In order to communicate the decision to stakeholder groups, a hybrid of platforms will be used. Firstly, a message will be placed on the company's website this will also be supported by an online marketing campaign which draws on the growth and popularity of social media. With regards to more traditional communication tools, efforts will be made to invite stakeholders to a meeting to discuss the strategy. This involvement will enable stakeholders to feel actively involved in the process.
Part 4 - Be able to plan improvements to a management decision making
Part four addresses recommendations made to the current decision making process within XY Fashion. Reflecting upon its strengths and weaknesses, recommendations will be made which seek to improve the system. In order to review the current decision making system, information in relation to how decisions are made will be reviewed. Drawing on the work of Teece (2009) information with regards to how the company sense and seize opportunities will be gained. For example, what processes does the company currently make to scan opportunities and environmental conditions and how do they go about seizing such opportunities. This information will reveal in turn how the company makes decisions. In order to evaluate the decision making process there is also a need to understand how often the company meets to make decisions and if they are pro-active or reactive to environmental and internal conditions. In particular, during such analysis there is a need to understand in what way the company incorporates others into the decision making process. For example, is the top management team made up of a range of departments and are members from other departments involved in the decision making process. A review of the strengths of the system would largely be made in relation to how managers and stakeholders view the system. For example, do managers feel that their opinions are considered within the process and are stakeholders happy with the decisions being made? Face to face interaction and observation within the company would aid a process of evaluation. At present, it can be seen that XY Fashion operate within a dynamic and at times turbulent environment which in turn demands a need to be flexible and adaptable to changes. As such, in line with reviewing decision making processes there is a need to analyze the company's overall approach to change. For example, is change within the company continuous or reactive in nature (Hayes, 2007)? In order to obtain a sustainable competitive advantage it is argued that there is a need for the company to follow a continuous approach to change where new opportunities are being continuously sensed and then seized (Teece, 2009). With regards to the improvements needing to be made, there is a need for the company to continue to draw on a range of knowledge and information from external sources. Here, there is a need for the company to continue to seek out new knowledge to ensure that information within the company does not become static or stagnant in nature. In addition, it is recommended that the company promote greater involvement with universities who are at the forefront of cutting edge research.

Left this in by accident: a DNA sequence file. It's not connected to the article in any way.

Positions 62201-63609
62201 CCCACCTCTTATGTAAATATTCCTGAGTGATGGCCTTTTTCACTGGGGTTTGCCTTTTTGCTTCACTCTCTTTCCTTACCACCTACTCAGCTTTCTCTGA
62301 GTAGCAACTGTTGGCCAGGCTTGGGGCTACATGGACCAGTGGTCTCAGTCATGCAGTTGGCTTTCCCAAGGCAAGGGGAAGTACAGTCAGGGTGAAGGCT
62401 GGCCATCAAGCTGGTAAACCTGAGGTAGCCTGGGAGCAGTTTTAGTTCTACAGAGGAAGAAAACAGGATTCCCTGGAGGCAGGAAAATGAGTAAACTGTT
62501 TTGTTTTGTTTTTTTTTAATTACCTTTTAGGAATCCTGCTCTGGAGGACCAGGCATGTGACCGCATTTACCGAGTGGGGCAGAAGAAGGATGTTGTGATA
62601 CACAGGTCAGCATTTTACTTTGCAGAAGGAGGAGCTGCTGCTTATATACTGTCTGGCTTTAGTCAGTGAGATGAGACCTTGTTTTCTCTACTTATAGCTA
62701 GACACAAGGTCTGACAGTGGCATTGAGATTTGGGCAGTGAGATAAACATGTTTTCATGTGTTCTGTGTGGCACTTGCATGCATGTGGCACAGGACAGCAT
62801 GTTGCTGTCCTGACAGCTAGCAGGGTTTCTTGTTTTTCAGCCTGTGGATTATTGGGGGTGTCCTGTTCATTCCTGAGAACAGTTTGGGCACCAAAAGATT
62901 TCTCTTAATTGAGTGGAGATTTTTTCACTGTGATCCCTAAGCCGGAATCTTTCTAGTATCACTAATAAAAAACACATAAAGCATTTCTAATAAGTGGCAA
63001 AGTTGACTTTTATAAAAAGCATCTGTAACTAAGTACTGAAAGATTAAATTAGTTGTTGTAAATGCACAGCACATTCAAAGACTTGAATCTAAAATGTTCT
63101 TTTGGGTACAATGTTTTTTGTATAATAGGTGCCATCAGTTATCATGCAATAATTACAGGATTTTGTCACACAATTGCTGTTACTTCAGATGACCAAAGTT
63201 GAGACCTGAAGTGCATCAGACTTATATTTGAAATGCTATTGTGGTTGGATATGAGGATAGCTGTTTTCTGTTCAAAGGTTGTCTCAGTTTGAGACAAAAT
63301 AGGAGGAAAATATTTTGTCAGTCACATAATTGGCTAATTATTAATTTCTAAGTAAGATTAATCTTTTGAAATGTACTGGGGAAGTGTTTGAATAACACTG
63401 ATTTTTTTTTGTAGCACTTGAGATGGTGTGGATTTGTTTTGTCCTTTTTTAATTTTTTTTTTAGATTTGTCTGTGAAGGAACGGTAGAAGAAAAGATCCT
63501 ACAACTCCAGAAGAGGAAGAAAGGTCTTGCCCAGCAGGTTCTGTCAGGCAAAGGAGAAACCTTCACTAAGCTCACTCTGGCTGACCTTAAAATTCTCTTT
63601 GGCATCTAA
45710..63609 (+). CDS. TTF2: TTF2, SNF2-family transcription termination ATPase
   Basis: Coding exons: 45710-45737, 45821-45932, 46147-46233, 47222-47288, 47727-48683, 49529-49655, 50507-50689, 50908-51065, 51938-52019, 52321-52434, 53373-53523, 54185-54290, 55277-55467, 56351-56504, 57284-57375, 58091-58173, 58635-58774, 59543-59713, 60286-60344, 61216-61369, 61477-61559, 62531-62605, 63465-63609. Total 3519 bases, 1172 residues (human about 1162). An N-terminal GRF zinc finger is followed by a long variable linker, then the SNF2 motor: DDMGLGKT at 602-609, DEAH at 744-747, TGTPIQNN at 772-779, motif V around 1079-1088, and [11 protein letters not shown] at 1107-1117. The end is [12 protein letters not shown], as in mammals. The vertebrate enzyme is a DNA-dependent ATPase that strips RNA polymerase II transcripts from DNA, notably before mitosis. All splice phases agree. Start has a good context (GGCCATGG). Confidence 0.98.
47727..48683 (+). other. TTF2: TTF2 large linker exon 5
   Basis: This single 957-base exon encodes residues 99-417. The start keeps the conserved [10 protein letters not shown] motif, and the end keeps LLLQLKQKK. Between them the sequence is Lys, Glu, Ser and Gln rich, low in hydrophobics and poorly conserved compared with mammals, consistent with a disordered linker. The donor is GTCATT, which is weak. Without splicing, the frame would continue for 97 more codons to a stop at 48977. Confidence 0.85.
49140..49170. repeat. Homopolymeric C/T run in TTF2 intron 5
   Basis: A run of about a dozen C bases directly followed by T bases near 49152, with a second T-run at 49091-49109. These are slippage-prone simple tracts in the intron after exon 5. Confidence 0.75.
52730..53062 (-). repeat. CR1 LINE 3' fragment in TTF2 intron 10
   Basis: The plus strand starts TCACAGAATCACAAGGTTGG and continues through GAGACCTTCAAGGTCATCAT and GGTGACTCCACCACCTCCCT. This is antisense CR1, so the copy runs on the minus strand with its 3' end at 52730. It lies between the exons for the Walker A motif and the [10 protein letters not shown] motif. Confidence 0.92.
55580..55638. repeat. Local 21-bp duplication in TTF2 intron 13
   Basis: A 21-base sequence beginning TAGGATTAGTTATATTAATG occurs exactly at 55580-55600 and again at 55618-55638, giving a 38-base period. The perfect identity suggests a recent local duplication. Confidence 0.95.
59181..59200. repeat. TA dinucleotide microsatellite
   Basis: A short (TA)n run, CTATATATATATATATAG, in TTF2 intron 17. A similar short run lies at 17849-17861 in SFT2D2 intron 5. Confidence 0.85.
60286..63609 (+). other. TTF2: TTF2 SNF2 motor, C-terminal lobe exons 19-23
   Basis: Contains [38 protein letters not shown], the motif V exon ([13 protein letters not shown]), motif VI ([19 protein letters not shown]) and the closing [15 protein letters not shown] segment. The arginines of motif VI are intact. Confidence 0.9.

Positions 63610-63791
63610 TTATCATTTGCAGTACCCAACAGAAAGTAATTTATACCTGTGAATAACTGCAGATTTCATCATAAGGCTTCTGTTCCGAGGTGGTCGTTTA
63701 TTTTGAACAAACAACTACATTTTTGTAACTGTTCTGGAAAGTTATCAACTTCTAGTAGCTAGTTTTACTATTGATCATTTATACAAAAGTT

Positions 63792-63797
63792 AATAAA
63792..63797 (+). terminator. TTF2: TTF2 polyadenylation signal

In a business decisions are continuously made. Accordingly, entrepreneurial activity can be regarded as a chain of decisions. Optimal decisions are the foundation for business success in the competition with other businesses. The reduction of risk in decisions is therefore a key challenge for companies.
A company's well-being, effectiveness and success depend almost completely on the quality of its decision making processes; decision making therefore is a central management task. Planning and making decisions are tightly bound together. Supposing that a decision includes a dedication to future action, it can be argued that every decision therefore must comprise a plan or part of a plan.